-Brandon Ledet

Death Spa (1989)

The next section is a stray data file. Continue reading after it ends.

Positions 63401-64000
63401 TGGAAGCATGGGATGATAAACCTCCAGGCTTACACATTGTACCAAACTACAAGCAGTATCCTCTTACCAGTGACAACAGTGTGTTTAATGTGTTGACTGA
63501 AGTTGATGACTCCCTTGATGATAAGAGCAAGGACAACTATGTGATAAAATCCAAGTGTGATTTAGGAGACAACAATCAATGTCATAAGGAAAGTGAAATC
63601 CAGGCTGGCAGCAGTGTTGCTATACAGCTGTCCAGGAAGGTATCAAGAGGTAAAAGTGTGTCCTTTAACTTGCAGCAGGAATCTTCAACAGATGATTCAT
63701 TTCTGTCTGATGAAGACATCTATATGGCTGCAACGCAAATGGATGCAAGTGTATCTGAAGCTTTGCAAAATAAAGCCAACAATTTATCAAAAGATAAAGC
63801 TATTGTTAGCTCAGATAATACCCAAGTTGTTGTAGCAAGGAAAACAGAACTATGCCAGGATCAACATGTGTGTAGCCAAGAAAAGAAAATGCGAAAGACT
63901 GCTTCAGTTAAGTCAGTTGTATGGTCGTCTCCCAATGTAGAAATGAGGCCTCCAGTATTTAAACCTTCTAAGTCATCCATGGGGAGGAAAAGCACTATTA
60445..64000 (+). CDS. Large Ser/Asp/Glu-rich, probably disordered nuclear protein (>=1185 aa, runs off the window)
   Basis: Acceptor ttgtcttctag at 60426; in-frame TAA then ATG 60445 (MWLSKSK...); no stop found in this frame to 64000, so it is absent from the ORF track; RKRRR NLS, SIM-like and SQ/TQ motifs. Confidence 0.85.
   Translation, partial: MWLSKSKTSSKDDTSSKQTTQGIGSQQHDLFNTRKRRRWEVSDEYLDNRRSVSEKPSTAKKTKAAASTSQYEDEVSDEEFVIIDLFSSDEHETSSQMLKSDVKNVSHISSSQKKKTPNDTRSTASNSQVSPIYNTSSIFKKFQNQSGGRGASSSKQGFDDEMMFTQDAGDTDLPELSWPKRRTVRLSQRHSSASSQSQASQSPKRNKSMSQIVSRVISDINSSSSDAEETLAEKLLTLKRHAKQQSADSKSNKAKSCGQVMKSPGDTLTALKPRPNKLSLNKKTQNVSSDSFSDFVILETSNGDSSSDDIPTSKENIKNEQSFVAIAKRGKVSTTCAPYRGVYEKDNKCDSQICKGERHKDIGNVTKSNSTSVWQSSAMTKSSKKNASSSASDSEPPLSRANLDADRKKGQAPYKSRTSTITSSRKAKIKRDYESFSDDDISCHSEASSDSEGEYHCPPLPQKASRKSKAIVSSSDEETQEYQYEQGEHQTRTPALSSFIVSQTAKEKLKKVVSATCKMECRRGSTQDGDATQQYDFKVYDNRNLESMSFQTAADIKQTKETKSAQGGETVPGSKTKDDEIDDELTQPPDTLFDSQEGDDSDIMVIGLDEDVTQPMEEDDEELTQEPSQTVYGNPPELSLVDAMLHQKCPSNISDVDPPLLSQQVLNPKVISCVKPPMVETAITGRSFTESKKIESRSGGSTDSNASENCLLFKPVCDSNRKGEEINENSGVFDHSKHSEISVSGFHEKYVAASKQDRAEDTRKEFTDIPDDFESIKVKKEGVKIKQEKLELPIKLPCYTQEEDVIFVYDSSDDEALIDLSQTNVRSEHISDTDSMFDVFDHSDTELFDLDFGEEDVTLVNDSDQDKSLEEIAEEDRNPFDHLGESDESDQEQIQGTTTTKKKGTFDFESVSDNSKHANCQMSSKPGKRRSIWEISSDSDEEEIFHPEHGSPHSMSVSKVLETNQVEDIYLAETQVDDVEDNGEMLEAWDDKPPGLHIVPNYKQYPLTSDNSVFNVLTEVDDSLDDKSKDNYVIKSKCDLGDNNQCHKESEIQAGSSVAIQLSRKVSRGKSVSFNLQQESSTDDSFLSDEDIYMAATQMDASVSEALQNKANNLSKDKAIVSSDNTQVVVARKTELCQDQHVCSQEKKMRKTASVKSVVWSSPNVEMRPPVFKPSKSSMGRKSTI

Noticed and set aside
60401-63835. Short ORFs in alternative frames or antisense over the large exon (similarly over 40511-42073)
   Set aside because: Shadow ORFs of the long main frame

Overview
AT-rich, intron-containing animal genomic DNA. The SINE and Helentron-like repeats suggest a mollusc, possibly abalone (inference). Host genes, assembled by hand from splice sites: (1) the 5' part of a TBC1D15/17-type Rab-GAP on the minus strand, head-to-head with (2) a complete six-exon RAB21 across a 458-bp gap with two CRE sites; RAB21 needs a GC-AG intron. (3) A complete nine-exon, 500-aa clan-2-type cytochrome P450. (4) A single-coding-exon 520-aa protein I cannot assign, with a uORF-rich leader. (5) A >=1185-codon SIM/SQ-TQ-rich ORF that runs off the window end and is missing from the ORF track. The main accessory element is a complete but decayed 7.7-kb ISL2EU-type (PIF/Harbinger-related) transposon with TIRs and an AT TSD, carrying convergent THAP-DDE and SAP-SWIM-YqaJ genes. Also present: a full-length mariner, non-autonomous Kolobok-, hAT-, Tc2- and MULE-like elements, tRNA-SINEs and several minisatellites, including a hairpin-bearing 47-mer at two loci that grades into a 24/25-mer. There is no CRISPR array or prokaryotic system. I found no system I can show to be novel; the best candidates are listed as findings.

Within the opening two minutes of Death Spa I was already aware that I was in the presence of trash cinema greatness. The only other film I had previously seen from director Michael Fischer was the uninspired Teen Wolf knockoff My Mom’s a Werewolf (one of three releases he completed in ’89, along with something titled Crack House), so I didn’t expect to fall in love here so easily. Everything there is to love about this deranged supernatural horror is succinctly represented in the opening credits, though, immediately setting a very high expectation for over-the-top schlock being married to intense attention to craft, a dynamic I was delighted to discover the film lives up to. Death Spa is essentially what would happen if Chopping Mall were given the full arthouse, Suspiria treatment, the exact low premise/high execution dichotomy I look for in all my genre cinema. The film opens with an exterior shot of a Los Angeles gym with a lit neon sign that reads “Starbody Health Spa.” Lightning strikes the sign, leaving only the title “d ea th Spa” lit as the camera travels into the cursed building in an ominous tracking shot. Spooky synths & neon lights overwhelm the senses as the camera finds the only soul alive in the gym, a woman dancing alone to rhythmic music that we cannot hear. One gratuitous nudity scene later and she’s being cooked alive by a sauna gone haywire, activated by an off-screen killer. It’s immediately apparent in this opening sequence that Death Spa is exploitative sleaze. It’s also just as apparent that it’s fine art worthy of any pop culture museum that would house it.